At one time the second largest steel producer in the USA, TCI was listed on the first Dow Jones Industrial Average in 1896. However, in 1907, the company was merged with its principal rival, the United States Steel Corporation. The Tennessee Coal, Iron and Railroad Company operated as a subsidiary of U. S. Steel for 45 years until it became a division of its parent company in 1952.
The Tennessee Coal, Iron & Railroad Company bought four "Santa Fe" type locomotives from the American Locomotive Company which, were delivered in 1917. They were designated as Class 400 and carried road numbers 400 through 403. These locomotives had 57" diameter drivers, 28" x 32" cylinders, a 190 psi boiler pressure, they exerted 71,083 pounds of tractive effort and each weighed 353,400 pounds.
There are no surviving TCI&R 2-10-2 "Santa Fe" type locomotives.
|Class||Qty.||Road Numbers||Year Built||Builder||Notes|
|400||4||400-403||1917||ALCO||Numbers 400-403 were scrapped by the end of steam.|
Locobase 5391 shows the New York, Ontario & Western X class Santa Fes, which seem to have been the direct ancestors of this set of TCI&RR engines. The Xs were produced in 1915, the 400s in 1917 (Alco works #57520, 57517-571519 - in order of road number) and 1923 (64980) So close is most of the data that Locobase has "borrowed" the superheater area from the X class as an estimate.
Yet there is a bit of mystery in the specifications, comparison of which show the firebox's length and width are identical in the two classes, firebox areas are comparable, the tube and flue lengths are identical, and the tube and flue counts very nearly so. But throughout their years on the NYW&O, the Xs were credited with 100 sq ft of grate area and better than 800 sq ft more evaporative heating surface than were the 1917 TCI&RR locomotives.
At time of writing, the compiler can only guess at the reason for the difference. Perhaps the Tennessee road used a "Gaines Wall" to reduce grate area that was after all too big for the boiler efficiently to use. Perhaps for the same reason some of the firetubes were actually sealed off.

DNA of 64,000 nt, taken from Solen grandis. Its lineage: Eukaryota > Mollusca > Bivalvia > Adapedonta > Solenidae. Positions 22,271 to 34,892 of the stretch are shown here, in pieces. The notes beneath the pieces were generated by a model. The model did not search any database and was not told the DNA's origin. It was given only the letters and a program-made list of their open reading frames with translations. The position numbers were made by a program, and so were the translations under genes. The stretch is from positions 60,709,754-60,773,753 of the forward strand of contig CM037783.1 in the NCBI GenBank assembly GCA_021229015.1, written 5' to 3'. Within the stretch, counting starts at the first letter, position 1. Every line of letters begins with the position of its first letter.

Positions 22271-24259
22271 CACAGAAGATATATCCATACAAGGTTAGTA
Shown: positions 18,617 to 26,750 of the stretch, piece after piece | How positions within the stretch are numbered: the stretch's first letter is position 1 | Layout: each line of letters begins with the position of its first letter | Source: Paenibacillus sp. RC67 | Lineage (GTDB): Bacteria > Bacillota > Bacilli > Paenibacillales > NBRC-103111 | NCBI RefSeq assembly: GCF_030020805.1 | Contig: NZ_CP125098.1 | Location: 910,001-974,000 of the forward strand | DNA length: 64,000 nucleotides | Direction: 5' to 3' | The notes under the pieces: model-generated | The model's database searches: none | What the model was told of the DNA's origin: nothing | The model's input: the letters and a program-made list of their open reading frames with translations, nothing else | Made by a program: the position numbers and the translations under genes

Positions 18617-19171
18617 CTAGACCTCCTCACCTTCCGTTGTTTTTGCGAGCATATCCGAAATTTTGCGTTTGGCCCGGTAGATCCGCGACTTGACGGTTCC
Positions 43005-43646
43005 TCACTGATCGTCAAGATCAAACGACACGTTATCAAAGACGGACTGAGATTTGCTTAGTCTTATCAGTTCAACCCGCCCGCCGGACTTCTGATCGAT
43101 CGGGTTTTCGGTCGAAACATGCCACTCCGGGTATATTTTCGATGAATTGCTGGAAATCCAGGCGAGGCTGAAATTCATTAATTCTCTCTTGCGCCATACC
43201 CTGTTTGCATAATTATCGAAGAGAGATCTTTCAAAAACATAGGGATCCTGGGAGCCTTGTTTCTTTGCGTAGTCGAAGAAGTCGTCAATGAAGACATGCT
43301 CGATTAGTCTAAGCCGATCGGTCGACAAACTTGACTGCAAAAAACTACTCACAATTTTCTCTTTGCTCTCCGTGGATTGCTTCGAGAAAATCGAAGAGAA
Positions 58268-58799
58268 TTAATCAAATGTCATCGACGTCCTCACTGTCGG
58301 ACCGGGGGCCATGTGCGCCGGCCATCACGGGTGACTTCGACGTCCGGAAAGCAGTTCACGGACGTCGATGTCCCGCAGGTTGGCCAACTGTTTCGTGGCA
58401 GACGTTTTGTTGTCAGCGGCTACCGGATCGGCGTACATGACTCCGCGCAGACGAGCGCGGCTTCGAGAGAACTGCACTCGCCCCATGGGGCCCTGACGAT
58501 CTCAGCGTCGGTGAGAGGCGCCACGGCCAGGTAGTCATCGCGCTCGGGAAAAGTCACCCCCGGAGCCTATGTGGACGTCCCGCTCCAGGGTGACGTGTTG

|Specifications by Steve Llanso of Sweat House Media|
|Railroad||Birmingham Southern (TCI&R)|
|Number in Class||4|
|Locomotive Length and Weight|
|Driver Wheelbase (ft)||20|
|Engine Wheelbase (ft)||37.67|
|Ratio of driving wheelbase to overall engine wheebase||0.53|
|Overall Wheelbase (engine & tender) (ft)||67.92|
|Axle Loading (Maximum Weight per Axle) (lbs)||61,400|
|Weight on Drivers (lbs)||295,400|
|Engine Weight (lbs)||353,400|
|Tender Loaded Weight (lbs)||170,000|
|Total Engine and Tender Weight (lbs)||523,400|
|Tender Water Capacity (gals)||9000|
|Tender Fuel Capacity (oil/coal) (gals/tons)||7|
|Minimum weight of rail (calculated) (lb/yd)||98|
|Geometry Relating to Tractive Effort|
|Driver Diameter (in)||57|
|Boiler Pressure (psi)||190|
|High Pressure Cylinders (dia x stroke) (in)||28" x 32"|
|Tractive Effort (lbs)||71,083|
|Factor of Adhesion (Weight on Drivers/Tractive Effort)||4.16|
|Firebox Area (sq ft)||325|
|Grate Area (sq ft)||80.20|
|Evaporative Heating Surface (sq ft)||3327|
|Superheating Surface (sq ft)||1007|
|Combined Heating Surface (sq ft)||4334|
|Evaporative Heating Surface/Cylinder Volume||145.88|
|Computations Relating to Power Output (More Information)|
|Robert LeMassena's Power Computation||15,238|
|Same as above plus superheater percentage||18,743|
|Same as above but substitute firebox area for grate area||75,953|